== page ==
Be Prepared

Regardless of if you may be at home, on foot, or at a public venue, preparation is the key to success in managing a real-world active threat.

Proactive measures are paramount to being prepared. Proactive measures allow you to take the initiative, stay well ahead of the action-reaction power curve, and place yourself and those with you in a position of advantage.

Foregoing any proactive or preventive measures relegates you to the only remaining threat management option—reactive measures. Failing to be proactive means that you can now only solve the problem physically at the cost of incurring possible physical injury or even death.

Although it may be beneficial (and recommended) to have a reliable toolkit of reactive measures, remember that these are still reactive. At the point that you must rely on them, you do not have (or have lost) the initiative, are behind the curve, and could get hurt or even be killed in the process.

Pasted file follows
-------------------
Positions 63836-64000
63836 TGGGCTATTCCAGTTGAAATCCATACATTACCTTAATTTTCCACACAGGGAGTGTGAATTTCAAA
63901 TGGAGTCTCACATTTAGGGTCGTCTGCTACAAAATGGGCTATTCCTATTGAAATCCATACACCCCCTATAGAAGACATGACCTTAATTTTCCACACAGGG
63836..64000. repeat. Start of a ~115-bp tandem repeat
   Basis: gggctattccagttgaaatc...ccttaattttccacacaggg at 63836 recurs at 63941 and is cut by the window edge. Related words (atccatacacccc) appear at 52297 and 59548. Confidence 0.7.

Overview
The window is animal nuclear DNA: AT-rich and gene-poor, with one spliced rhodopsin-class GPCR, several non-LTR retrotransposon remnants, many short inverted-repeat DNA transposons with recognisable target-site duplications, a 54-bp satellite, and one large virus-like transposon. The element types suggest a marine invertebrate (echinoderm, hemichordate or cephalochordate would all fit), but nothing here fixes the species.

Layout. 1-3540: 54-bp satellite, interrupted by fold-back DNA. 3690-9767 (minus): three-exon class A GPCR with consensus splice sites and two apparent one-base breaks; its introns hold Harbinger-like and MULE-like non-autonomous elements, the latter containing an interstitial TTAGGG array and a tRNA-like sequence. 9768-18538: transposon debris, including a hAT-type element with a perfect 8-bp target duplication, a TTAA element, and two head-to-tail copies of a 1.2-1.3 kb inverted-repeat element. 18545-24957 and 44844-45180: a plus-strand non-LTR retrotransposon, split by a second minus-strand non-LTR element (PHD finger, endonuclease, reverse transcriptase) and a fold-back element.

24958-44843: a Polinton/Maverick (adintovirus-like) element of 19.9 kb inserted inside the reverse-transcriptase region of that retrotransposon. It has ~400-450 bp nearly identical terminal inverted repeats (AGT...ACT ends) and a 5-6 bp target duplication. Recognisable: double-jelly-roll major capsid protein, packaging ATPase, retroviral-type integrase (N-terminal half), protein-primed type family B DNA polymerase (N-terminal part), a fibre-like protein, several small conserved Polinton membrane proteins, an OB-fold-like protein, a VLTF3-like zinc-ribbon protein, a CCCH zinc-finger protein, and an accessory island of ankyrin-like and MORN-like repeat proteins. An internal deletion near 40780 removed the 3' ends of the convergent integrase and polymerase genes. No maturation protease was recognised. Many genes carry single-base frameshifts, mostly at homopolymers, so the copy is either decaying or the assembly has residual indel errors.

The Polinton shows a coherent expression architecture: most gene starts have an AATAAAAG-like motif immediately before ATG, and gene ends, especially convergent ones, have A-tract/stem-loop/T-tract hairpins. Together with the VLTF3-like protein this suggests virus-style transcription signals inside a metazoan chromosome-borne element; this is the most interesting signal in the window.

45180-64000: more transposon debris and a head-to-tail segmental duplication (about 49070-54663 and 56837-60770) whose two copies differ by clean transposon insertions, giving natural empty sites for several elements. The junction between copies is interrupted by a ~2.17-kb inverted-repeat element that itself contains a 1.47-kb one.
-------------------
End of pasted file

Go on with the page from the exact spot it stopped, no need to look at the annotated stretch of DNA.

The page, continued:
Conversely, proactive measures give you the initiative, make you a far more undesirable target, and place you ahead of the curve. Proactive measures are preventive measures and are the recommended “A” answer to successful active threat management.

Steve Tarani is a former fulltime CIA protective programs employee, small arms and defensive tactics subject matter expert who served on POTUS 45 pre-election executive protection detail. He is the lead instructor for NRA’s non-ballistic weapons training program offered nationally. Tarani is also a DoD and FLETC-certified federal firearms instructor who has been on staff at Gunsite Academy (AZ) as a Rangemaster for over twenty years. Formerly sworn, he is also a former federal contractor and service provider for the US Defense Intelligence Community, US Naval Special Operations Command and other government agencies. Tarani additionally serves on the National Sheriffs’ Association Committee for School Safety and Security.